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Work in Progress: Approaching Utopia at the Contemporary Jewish Museum

From our friends at KQED, today we bring you a review of Work in Progress: Approaching Utopia at the Contemporary Jewish Museum. Author Sarah Hotchkiss notes, “…the exhibition makes an irrefutable argument for the importance of art as a tool of social change. The artists’ models, socially engaged artwork, and narrative experiments approach utopia, question it, and allow viewers to process the larger issues behind collective attempts at creating paradise.” This article was originally published on October 15, 2013.

Elisheva Biernoff, The Tools Are in Your Hands, 2013. Steel, acrylic latex, magnets, pprox. 15 ft. 8 in. x 24 ft. Courtesy of the artist and Eli Ridgway. Photo: Johnna Arnold.

Elisheva Biernoff, The Tools Are in Your Hands, 2013. Steel, acrylic latex, magnets, pprox. 15 ft. 8 in. x 24 ft. Courtesy of the artist and Eli Ridgway. Photo: Johnna Arnold.

In a compelling show at the Contemporary Jewish Museum, three artists present work that addresses conceptions of and attempts towards utopia. In very different visual languages, Elisheva Biernoff, Oded Hirsch, and Ohad Meromi stage interactive tableaux, captivating videos, and participatory sculptures, putting collective effort at the forefront of the exhibition. The idea of utopia is in constant flux, Work in Progress posits, and it is only through combined visions and repeated attempts at understanding that any true progress can be made.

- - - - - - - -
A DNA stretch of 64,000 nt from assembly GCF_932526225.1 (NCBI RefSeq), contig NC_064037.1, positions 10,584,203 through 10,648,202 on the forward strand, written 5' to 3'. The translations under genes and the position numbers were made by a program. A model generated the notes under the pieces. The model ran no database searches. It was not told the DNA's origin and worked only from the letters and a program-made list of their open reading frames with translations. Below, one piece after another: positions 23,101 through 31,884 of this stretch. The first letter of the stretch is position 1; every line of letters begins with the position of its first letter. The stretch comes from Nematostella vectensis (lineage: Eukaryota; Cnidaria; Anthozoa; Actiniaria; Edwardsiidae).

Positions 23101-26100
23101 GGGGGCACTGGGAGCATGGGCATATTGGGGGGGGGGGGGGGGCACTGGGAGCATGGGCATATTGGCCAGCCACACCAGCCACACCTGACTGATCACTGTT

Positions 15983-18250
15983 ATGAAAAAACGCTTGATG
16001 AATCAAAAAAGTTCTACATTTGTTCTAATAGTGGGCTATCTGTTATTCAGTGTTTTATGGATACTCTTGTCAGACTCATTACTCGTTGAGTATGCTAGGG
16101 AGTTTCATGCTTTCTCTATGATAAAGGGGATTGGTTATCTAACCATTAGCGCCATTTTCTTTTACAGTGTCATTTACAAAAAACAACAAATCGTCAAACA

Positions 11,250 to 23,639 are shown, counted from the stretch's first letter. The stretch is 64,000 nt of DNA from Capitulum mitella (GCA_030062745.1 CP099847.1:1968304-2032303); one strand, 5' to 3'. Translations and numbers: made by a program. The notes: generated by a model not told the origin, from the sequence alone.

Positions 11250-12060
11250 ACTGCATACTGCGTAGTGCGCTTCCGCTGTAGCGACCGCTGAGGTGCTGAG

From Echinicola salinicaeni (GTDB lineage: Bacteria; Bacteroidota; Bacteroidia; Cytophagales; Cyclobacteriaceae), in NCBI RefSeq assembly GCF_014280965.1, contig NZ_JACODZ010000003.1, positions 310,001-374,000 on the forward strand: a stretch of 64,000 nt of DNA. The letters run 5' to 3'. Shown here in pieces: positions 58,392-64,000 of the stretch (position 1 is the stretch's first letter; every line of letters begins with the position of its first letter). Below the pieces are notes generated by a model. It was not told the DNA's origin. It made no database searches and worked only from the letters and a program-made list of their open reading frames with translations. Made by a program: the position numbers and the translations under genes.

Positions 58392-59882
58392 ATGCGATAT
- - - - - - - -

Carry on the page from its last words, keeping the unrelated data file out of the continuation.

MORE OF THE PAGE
The exhibition cleverly responds to both ‘progress’ (advancement toward a better state) and ‘in progress’ (in the course of being carried out). Several of the pieces are literally in progress, whether they are documentation of an ongoing film project or an interactive magnetic board open to visitor additions and rearrangements. Most importantly, the artists’ work doesn’t feel forced into what could be a heavy-handed or onerous theme. Biernoff, Hirsch, and Meromi all bring the viewer into their highly personal subject matter through the appealing aesthetics of their work and their ability to make small, individualized experiences take on broader implications.

Read the full article here.

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